• “I appreciate you for saying (and then say what they said)”

The more you share about how you are feeling being with the person you are talking to, the more alive the experience will be for you and for them.  

3. Share your self-talk. 

Our minds are constantly working, thinking, strategizing, manipulating, fantasizing, and creating. We spend our days in endless conversation with ourselves attempting to make meaning from our experiences and stay in control. Sharing some of your inner dialogue to a friend, in the moment, when it occurs, helps to bring truth and intimacy to your relationship and gets you out of your head. It reveals a broader picture of who you are, an experience that often produces more connection than less. A few examples:

“I was a little nervous before you showed up since I haven’t see you in a while…”

“While you were saying that, I was thinking of all the ways I could …”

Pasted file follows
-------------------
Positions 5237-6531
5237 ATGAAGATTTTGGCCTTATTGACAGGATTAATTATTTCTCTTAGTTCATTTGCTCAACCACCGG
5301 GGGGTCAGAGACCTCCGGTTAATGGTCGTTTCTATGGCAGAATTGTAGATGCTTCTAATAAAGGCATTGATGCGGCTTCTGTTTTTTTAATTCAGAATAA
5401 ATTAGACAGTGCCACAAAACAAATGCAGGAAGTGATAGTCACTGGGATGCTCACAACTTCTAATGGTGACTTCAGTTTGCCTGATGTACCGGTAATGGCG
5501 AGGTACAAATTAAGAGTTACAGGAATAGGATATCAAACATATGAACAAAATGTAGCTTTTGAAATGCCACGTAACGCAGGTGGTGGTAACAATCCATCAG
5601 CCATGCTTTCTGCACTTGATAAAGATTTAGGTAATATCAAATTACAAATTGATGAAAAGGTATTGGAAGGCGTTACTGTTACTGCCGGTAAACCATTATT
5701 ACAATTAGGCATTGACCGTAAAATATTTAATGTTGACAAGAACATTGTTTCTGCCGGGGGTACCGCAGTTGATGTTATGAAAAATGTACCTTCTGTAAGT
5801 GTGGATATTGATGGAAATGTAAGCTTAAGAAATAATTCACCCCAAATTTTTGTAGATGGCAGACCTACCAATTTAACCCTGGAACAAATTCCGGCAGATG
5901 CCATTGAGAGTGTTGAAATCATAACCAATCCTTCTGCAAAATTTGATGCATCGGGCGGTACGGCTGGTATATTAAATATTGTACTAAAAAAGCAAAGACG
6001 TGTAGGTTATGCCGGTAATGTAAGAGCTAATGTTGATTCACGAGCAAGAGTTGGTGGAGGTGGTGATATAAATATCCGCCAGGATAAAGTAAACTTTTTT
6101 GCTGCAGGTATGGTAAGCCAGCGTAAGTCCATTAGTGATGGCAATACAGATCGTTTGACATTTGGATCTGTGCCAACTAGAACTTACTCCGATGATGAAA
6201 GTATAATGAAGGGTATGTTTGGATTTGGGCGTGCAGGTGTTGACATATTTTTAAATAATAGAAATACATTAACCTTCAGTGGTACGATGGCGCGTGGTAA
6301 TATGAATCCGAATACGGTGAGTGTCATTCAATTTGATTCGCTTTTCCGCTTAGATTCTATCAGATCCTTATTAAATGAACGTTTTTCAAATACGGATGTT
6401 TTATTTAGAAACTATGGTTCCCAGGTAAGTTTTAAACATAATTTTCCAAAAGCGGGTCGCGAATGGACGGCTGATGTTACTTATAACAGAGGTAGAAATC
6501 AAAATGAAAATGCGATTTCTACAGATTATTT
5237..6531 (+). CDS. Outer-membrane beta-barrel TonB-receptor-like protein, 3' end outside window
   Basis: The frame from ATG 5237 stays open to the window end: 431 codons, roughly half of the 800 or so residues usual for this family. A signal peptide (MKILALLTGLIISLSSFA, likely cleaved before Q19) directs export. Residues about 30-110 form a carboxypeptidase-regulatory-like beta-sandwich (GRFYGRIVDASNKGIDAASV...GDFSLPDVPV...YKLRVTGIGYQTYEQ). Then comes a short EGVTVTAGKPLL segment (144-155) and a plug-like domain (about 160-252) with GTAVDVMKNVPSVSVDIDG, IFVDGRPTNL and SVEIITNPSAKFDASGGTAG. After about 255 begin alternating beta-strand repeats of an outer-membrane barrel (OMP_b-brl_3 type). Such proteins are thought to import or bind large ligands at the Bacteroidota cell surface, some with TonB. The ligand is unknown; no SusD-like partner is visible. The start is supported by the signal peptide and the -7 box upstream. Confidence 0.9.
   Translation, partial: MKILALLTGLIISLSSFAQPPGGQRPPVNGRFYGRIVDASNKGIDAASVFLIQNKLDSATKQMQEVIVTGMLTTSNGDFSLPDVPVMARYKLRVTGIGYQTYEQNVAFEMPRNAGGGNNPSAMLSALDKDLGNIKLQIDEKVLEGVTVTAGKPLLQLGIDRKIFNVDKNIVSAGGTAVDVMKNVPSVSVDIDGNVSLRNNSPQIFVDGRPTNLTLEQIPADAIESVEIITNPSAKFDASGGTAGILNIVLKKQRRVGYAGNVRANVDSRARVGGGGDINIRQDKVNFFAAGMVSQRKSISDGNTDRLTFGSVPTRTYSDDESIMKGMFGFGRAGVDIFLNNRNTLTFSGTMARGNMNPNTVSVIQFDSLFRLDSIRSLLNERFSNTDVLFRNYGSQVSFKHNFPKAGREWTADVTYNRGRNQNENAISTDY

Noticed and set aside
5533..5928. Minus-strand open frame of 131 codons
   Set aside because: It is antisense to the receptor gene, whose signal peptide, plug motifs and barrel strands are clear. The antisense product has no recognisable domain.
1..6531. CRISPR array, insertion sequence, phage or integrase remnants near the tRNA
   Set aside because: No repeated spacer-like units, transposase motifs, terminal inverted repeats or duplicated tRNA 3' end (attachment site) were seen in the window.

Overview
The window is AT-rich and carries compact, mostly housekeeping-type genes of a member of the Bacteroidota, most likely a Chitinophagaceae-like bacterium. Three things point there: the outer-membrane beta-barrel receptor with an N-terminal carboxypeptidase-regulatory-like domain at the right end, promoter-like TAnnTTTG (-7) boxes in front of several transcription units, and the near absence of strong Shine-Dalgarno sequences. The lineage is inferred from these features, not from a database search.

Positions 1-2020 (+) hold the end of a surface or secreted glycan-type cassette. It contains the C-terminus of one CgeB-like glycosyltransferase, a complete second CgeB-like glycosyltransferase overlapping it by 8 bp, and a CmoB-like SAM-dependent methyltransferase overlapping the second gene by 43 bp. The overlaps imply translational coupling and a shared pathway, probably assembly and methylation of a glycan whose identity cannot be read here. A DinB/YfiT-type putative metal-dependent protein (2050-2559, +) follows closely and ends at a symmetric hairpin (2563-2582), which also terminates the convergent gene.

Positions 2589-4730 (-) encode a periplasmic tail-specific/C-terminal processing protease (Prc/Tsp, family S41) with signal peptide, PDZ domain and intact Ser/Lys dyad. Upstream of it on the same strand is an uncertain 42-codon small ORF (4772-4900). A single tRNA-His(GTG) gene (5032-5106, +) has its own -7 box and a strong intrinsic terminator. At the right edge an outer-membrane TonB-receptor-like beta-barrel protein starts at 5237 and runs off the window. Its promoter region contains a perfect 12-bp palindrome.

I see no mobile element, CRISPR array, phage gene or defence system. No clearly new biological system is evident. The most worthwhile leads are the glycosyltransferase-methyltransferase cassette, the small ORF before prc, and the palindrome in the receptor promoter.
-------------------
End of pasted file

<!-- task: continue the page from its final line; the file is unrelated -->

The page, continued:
“I’m worrying myself that you’re mad at me…”

4. Invite your friends and family to tell you the truth.

When I do honesty coaching, a common fear clients have about sharing more of themselves is that the people close to them won’t understand. That’s true. Sometimes they do, sometimes they don’t. Part of learning to be fully yourself is to get over trying to control how people respond or don’t respond. 

One way to work with this fear is to invite your friends and family to tell you the truth by asking them how they are feeling, what they are experiencing, and how they are feeling about your relationship. We live in a culture of secrets and role-playing, and we’re rarely asked these questions because most of us are afraid of hearing the answer.